Coronavirus: Arab-American Moncef Slaoui Chosen by Trump to Head US Vaccine Programme

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Moncef Slaoui, a former pharmaceutical executive, speaks after President Donald Trump announced his appointment to lead the project to develop a vaccine to fight COVID-19, at the White House in Washington. — Photo: New York Times

DUBAI — United States President Donald Trump has named Dr Moncef Slaoui, an American-Moroccan expert in immunology and vaccinology, to lead the team tasked with developing a vaccine to fight coronavirus, reports Dubai-based Gulf News.

Quoting US media report says, Slaoui will guide a group of medical professionals to formulate a vaccine to battle the COVID-19 pandemic, which has killed hundreds of thousands of people all over the world.

In his announcement, Trump introduced Dr Slaoui as a “world-known immunologist” and “one of the most respected men in the world in the production and formulation of vaccines”.

After the press conference at the White House, where Slaoui delivered a speech, social media users, particularly Moroccans, went berserk in celebrating the occasion. The Arab Muslim will now be leading the ‘Warp Speed’ operation in the US.

Dr Slaoui, though, was not the only Arab on the Trump short list for this prestigious assignment. Algerian Elias Zerhouni, a scientist, radiologist and biomedical engineer who had migrated to the US after obtaining his doctorate in Algeria, was also in the running for this crucial position. However, Dr Slaoui was preferred over him.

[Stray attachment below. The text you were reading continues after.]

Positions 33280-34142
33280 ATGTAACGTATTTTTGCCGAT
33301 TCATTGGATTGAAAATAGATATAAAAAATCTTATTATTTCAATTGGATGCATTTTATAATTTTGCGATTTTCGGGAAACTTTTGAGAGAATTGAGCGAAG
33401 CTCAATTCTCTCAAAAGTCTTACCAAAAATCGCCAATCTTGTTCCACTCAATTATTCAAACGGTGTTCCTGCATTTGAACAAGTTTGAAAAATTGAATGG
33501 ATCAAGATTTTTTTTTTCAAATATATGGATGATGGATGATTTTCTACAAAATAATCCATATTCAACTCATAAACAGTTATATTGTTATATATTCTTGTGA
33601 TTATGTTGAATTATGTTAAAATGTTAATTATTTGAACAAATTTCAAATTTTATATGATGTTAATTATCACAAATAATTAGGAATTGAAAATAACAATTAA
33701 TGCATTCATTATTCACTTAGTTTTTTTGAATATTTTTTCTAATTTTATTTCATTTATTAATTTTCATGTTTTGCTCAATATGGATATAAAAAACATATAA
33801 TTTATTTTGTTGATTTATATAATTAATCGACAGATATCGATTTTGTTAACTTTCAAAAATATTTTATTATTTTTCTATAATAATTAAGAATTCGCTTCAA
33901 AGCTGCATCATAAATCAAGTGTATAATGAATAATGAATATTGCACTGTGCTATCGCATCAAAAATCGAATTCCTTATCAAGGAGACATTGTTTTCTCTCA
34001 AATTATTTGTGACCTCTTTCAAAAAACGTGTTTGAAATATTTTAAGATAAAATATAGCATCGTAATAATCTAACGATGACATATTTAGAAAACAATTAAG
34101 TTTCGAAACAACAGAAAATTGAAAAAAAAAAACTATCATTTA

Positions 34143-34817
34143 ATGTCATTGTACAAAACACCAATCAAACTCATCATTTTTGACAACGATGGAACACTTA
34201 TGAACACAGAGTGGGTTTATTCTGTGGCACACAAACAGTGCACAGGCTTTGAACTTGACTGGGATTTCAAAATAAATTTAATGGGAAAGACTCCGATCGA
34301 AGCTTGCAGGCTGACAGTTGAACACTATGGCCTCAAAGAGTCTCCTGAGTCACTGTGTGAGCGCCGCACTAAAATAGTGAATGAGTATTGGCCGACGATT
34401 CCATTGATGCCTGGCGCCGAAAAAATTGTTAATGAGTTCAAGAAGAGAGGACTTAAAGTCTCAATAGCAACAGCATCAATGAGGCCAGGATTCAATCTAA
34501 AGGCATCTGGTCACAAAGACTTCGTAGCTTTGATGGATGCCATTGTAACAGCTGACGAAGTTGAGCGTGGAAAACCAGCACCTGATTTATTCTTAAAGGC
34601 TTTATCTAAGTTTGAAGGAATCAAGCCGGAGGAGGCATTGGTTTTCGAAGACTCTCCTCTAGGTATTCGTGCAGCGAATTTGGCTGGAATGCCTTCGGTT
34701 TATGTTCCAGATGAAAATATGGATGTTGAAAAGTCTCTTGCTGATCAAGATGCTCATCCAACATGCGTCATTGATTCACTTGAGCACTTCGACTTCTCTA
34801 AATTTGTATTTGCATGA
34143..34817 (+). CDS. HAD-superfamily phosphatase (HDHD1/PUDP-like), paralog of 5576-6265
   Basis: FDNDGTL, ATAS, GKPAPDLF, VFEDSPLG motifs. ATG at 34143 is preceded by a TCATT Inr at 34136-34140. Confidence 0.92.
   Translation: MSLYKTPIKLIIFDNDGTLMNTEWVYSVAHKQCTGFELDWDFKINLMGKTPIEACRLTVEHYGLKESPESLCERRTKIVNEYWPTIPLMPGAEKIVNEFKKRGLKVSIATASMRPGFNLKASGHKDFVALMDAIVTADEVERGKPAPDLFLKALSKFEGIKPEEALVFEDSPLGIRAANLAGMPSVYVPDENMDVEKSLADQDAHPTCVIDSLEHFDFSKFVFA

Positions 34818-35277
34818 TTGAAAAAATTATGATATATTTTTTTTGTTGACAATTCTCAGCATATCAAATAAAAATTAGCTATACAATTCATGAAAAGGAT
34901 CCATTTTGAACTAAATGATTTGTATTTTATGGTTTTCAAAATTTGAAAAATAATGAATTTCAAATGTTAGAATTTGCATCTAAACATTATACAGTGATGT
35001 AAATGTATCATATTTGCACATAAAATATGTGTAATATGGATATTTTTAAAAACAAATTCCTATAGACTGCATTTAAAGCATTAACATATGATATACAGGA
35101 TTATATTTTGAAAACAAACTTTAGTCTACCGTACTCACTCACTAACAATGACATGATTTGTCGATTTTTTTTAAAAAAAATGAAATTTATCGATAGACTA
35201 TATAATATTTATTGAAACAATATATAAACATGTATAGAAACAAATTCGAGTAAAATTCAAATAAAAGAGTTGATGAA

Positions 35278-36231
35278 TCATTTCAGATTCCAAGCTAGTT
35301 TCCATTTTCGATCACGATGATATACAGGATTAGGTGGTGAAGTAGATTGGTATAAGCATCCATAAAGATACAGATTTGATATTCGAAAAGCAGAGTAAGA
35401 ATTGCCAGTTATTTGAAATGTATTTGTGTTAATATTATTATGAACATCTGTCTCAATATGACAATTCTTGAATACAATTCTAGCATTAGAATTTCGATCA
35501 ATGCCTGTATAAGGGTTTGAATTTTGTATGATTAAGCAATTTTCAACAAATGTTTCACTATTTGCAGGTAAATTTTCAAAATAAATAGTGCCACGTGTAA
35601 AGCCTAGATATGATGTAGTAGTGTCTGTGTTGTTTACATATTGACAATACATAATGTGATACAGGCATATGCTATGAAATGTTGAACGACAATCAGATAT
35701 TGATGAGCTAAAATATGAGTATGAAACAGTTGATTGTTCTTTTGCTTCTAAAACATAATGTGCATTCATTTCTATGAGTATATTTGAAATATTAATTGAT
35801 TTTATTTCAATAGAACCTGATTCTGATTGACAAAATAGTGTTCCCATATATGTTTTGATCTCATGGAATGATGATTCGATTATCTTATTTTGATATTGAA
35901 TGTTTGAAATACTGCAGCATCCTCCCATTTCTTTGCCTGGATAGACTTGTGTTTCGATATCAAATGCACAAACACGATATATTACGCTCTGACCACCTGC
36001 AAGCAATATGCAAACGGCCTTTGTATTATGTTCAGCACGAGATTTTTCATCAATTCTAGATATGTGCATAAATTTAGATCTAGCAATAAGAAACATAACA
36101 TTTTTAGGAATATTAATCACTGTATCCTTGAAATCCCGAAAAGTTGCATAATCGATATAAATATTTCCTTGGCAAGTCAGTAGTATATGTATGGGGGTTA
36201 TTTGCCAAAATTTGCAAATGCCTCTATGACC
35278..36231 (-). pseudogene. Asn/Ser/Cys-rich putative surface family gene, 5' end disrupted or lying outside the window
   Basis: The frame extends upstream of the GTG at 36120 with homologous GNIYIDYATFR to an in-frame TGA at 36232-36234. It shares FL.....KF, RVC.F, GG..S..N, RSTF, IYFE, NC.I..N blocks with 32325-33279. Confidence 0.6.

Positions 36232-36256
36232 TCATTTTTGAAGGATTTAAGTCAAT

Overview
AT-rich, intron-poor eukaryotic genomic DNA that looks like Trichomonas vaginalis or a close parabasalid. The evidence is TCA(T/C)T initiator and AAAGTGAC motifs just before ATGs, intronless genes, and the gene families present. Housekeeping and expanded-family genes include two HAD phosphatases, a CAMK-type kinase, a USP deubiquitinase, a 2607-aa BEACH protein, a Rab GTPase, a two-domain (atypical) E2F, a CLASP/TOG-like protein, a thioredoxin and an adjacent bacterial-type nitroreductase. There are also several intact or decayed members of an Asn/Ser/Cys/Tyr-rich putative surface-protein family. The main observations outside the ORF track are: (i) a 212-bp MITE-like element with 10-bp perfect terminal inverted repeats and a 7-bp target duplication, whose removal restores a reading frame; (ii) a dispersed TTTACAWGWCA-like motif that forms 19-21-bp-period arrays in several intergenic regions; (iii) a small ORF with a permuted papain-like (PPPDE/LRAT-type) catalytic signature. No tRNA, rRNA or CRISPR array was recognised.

Dr Slaoui is a Moroccan-Muslim, who was born and raised in Morocco. He left his country to pursue his university education in Europe.

Sixty-year-old Slaoui will serve as the chief adviser for the project on a volunteer basis. The project seeks to produce 300 million doses of a COVID-19 vaccine by the end of this year.

Dr Slaoui is credited with being a part of many vaccine development projects in the past. Two of these being the development of Rotarixm, which prevents diarrhoea in infants, and Cervarix, which protects women against cervical cancer. According to the White House website, he has contributed towards the development of 14 vaccines over the last ten years.

Moncef Slaoui comes from a small city on the shores of the Atlantic Ocean called Aghadir. He was born in 1959. His father worked in the irrigation business and died when Slaoui was still a teenager, leaving Slaoui’s mother to single-handedly raise him and his four siblings.

Slaoui went through the Moroccan public school system until he obtained a baccalaureate (high school) from Mohamed V Secondary School in Casablanca.

He was 17 when he travelled to France to study medicine, but he missed the registration dates. So he moved to Belguim where he enrolled at the Free University of Brussels and later completed his BS and Masters degrees in biology.

In 1983, Dr Slaoui earned his PhD in microbiology and immunology from the same university and then moved on to the US where he took postgraduate courses at Harvard Medical School and Tufts University School of Medicine in Boston. In 1998, he received an accelerated MBA from the International Institute for Management Development (IMD) in Switzerland.

Dr Slaoui retired in 2017 from the position of the head of the vaccines division at pharmaceutical major GlaxoSmithKline, where he had worked for almost 30 years. He also sits on the boards of several companies involved in vaccine development programmes. He has been a board member of Moderna Inc., one of the leading US companies involved in vaccine development. Last month, he joined the board of Lonza.

 

 

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